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Old 09-16-2018, 12:26 PM   #1
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Effect of fuel sulphur content on engine oil.

I found these comments and findings by James Hamilton on the effect of low fuel sulphur content on engine oil colour very interesting.

https://mvdirona.com/2018/09/fuel-quality-differences/

Jim
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Old 09-16-2018, 04:09 PM   #2
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Some thoughts from an engineer working to keep generator exhaust clean......

"The impact of diesel fuel sulfur content on particulate matter production is very well documented and has been for years. Sulfur content has a large effect on lube oil life, exhaust system corrosion, exhaust smell, and hull cleanliness.

Our SeaClean emissions control system is engineered to account for fuel sulfur content and the amount of time the boat will spend in regions of the world where fuel may be suspect in order to reduce damage caused by sulfur. There are areas in the Caribbean and eastern Med where the bunker receipts cannot be trusted to reflect actual sulfur content.

The reason lube oil becomes dark is because of soot loading. Higher sulfur content fuel nearly exponentially increases soot production. For that reason alone it is critical to use a higher base number lube oil or change oil more often when using high sulfur fuel.

If the boat only operates in US waters or fuels from "first world" European sources as most readers of the forum, it is not an issue. "
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Old 09-16-2018, 07:45 PM   #3
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I don't see a theoretical reason why ultra low sulfur fuel reduces sooting. Anyone know of any?


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Old 09-16-2018, 08:20 PM   #4
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Anyone else catch the replacement of the injectors about the same time low sulfur fuel is used? 9000 hrs and injectors need to be replaced while oil is cleaner and less soot from drystack.
I know many over the road truckers that add cheap oil/transmission fluid to fuel tanks at fill up in order to provide additional lubcation to upper end because of low sulfur fuel.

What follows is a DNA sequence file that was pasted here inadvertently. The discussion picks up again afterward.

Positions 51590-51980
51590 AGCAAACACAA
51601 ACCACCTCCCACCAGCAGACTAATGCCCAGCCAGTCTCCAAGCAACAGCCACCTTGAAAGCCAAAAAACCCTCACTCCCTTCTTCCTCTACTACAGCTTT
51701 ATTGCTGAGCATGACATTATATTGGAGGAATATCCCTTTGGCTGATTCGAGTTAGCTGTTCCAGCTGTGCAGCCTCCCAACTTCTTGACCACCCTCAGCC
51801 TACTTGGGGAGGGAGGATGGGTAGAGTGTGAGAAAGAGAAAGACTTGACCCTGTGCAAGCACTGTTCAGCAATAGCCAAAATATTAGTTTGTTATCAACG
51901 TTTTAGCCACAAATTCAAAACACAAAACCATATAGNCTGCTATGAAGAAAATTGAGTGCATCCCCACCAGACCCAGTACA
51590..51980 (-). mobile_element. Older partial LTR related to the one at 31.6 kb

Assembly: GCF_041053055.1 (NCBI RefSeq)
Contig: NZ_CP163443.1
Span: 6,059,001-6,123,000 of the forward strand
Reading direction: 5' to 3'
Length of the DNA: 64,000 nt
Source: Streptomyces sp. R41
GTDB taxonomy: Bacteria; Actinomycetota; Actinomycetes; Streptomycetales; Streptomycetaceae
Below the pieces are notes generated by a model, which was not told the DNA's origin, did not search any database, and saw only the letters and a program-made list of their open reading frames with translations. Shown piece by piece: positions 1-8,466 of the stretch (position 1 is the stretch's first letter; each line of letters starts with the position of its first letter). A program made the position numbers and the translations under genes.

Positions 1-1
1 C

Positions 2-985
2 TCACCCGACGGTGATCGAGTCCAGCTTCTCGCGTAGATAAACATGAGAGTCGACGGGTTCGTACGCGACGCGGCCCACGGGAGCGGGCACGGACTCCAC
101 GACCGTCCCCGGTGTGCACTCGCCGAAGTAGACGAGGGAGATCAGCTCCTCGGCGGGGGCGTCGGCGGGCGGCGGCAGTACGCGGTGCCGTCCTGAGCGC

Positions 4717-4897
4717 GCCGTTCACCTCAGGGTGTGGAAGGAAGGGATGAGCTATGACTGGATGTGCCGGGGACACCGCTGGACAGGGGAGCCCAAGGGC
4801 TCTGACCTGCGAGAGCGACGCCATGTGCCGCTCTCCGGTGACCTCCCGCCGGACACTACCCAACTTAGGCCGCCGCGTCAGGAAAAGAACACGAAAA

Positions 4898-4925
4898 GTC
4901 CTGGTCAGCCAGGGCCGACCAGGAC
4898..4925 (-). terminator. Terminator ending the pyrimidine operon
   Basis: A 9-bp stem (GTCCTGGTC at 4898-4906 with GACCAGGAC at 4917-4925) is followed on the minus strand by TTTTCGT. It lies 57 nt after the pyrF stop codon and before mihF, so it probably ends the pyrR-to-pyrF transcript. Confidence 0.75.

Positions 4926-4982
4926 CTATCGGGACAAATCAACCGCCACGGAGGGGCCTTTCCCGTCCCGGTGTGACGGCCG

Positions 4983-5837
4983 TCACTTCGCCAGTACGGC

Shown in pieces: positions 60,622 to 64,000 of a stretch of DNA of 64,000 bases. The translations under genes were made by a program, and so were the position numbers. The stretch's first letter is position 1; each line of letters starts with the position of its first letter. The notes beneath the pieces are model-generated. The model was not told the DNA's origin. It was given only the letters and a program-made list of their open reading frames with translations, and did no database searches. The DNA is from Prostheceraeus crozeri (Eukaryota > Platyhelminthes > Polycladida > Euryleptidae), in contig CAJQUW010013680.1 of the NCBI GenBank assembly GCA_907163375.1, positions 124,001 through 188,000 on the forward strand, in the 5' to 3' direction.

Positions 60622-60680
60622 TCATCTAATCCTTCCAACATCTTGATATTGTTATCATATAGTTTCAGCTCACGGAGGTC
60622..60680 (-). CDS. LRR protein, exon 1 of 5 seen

And no, I’m not an engineer. Just seems a bit peculiar that injectors need to be replaced around the time low sulfur fuel is used.
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Old 09-16-2018, 09:16 PM   #5
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Brent Sweet crude, North Sea. For years the producers in this area have said their crude is the best due to lower S. Brent sets the world price and gets a 10% premium. All this market posturing aside, I'd guess CC is right, injectors swapped out.

Better yet, forego a dry stack and keep a clean deck.
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Old 09-17-2018, 06:45 AM   #6
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Passed along to me.....


"Reducing sulfur content reduces particulate production. The greatest amount of particulate matter is soot and in cboating vernacular, the crud that sticks to the transom, turns oil black, and darkens engine rooms when there is an exhaust leak is "soot.""

https://www.tandfonline.com/doi/pdf/....2013.11020283

The link may not work but shows one source of info.....
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Old 09-17-2018, 08:25 AM   #7
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Quote:
Originally Posted by psneeld View Post
Passed along to me.....


"Reducing sulfur content reduces particulate production. The greatest amount of particulate matter is soot and in cboating vernacular, the crud that sticks to the transom, turns oil black, and darkens engine rooms when there is an exhaust leak is "soot.""

https://www.tandfonline.com/doi/pdf/....2013.11020283

The link may not work but shows one source of info.....
Indeed and this is why this started first with diesel for car/truck engines in countries where diesel are widely used (like France or many European countries) in an effort to reduce emitted particles and is expanding to other transportation. Ship must switch to high to low sulphur when reaching ports in many countries for the same reason.

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